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JanHH
05-21-2004, 06:05 PM
Hi,

my 3d engine is at a point where several decisions have to be made (which is also the reason for my shadow thread), so I guess I will ask some questions regarding this in the next time. One of the is this one.

The program uses ARB_vertex_program and NV_fragment_program for rendering, and I would like to stick with that.. but as glSlang seems to be more fashionable, how future-proof are these extensions? Will everything be converted to glslang or will new hardware features (i.e., capabilities of vertex/fragment shaders) also be accessible from those assembler-style extensions?

Another little bit, for performance reasons, I use NV_fragment_program instead of ARB_fragment_program (and will probably change vertex program to use that, too), thus sacrificing the ability to use ati hardware. I guess with geforce 6, this will no longer be neccessary?

Another point on that, if the ARB approved way of vertex and fragment programs (ARB_..) is slower than the NV_ way of doing this (when using the high precision registers), I guess this will also apply to glslang? So on geforce fx, apart from the fact that they do not support glslang at the moment anyway (afaik), NV_... will still be faster?

plasmonster
05-21-2004, 06:35 PM
You might consider abstracting your shader interface such that it's not dependent on a particular implementation; the idea being that you can make your interface future proof, if not the implementation (nigh impossible). CGFX, for example, attempts to accpomplish this through 'techniques', and it's not a bad idea. Scripts really come in handy for this kind of abstraction. I script everything that isn't nailed to the floor, it just gives you so much insulation and flexibility.

Korval
05-21-2004, 06:41 PM
how future-proof are these extensions?My guess is that you will never see an update to either of these extensions again. Hardware may still support them, but you won't be able to do what modern hardware can do.


Another little bit, for performance reasons, I use NV_fragment_program instead of ARB_fragment_program (and will probably change vertex program to use that, too), thus sacrificing the ability to use ati hardware. I guess with geforce 6, this will no longer be neccessary?In what way? It wasn't necessary to use it then either, since by sticking with NV_fp, you lose any hope of having ATi support (and, as I understand the state of things, more R300-based hardware was sold than NV30, so you picked the wrong horse).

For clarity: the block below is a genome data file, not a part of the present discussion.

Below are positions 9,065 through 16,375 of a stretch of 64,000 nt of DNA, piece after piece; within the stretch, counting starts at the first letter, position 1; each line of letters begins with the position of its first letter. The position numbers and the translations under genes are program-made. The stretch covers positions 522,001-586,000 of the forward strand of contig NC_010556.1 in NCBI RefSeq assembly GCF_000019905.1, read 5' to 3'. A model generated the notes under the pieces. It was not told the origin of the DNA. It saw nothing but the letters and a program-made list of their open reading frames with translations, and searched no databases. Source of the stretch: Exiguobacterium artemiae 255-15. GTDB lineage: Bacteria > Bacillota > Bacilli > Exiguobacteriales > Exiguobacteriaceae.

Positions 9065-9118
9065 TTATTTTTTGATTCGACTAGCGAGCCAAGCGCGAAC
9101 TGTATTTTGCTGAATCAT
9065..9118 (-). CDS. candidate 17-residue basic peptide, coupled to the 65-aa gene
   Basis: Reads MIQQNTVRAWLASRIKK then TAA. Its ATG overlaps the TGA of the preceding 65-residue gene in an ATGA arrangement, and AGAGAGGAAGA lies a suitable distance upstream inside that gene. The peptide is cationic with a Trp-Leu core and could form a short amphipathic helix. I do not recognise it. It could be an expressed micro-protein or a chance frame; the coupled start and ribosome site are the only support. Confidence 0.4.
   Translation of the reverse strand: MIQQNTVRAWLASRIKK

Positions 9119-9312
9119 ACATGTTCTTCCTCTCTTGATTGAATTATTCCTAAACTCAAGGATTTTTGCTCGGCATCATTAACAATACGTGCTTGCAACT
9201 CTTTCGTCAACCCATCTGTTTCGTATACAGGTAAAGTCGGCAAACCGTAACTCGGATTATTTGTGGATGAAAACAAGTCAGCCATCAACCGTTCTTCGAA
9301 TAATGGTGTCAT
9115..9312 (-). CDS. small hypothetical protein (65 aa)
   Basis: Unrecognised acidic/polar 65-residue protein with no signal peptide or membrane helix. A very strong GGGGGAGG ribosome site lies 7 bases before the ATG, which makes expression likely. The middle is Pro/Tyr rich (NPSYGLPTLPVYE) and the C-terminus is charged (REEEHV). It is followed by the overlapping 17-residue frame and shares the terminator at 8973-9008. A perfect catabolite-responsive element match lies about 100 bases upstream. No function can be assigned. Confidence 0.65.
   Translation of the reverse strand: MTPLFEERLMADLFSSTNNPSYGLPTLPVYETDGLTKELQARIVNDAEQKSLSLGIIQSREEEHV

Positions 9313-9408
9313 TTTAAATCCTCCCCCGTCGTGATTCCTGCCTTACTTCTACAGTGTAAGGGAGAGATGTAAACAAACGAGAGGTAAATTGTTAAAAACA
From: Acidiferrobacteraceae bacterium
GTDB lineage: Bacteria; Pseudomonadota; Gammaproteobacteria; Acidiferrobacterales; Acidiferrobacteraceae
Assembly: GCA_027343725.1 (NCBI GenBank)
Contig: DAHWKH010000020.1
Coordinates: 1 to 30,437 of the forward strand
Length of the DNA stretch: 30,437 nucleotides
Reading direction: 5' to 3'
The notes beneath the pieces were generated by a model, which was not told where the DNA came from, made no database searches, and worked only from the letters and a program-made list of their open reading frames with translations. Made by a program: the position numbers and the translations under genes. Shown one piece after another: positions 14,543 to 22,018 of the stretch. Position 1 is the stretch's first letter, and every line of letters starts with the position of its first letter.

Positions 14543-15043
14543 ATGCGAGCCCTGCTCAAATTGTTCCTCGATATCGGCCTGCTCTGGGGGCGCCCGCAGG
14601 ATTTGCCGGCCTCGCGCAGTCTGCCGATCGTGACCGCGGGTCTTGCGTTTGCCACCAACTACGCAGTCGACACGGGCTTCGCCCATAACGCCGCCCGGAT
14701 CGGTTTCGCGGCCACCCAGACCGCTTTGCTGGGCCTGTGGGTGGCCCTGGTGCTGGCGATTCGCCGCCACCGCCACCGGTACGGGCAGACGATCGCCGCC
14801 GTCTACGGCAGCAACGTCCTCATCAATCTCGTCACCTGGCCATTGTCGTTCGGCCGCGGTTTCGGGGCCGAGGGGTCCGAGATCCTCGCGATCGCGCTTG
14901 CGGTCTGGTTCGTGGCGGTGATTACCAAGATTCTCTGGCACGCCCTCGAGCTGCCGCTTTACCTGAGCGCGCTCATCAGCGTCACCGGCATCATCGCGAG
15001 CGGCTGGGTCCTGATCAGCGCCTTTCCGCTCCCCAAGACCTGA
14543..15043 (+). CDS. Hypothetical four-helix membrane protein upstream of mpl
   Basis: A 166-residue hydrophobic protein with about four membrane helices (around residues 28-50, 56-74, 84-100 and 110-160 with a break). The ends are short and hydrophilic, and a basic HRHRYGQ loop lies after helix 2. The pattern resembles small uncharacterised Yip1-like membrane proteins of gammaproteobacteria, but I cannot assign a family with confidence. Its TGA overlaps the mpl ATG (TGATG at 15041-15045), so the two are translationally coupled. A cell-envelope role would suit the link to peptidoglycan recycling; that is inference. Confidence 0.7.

If you're talking about the performance thing, then yes, there is still a performance difference betwen 16-bit and 32-bit floating-point operations on NV40 hardware. It still is the same fragment program hardware, basically, but with key upgrades in performance-critical sections. Like having a bigger piece of memory for the quads, which helps mitigate the 16/32-bit performance issue.

Really, though, if you want to bury the whole thing, stick to glslang and ARB_fp. Doing that will force nVidia to eventually provide a solution that doesn't care about the size of floats.


Another point on that, if the ARB approved way of vertex and fragment programs (ARB_..) is slower than the NV_ way of doing this (when using the high precision registers), I guess this will also apply to glslang?Putting it the correct way, NV30 hardware is slower at doing what ARB_fp/glslang asks than ATi hardware. And yes, this applies to glslang.


So on geforce fx, apart from the fact that they do not support glslang at the moment anyway (afaik), NV_... will still be faster?Probably. If you like cutting out a pretty hefty portion of the market for your product.

As an addendum, beta glslang support can be activated in drivers. Just do a search on the glslang forum.

JanHH
05-21-2004, 06:56 PM
Thanks :-).

I am actually writing classes for fragment at vertex program, the goal at the moment is to encapsulate the program itself and so getting rid of the neccessity that other parts of the application have to know wether it is an ARB or an NV program (loading calls differ a little etc.). Theses classes provide functions for loading, enabling, disabling, binding and setting parameters, so at least, once they work, I will be able to change from ARB to NV (and vice versa) easily.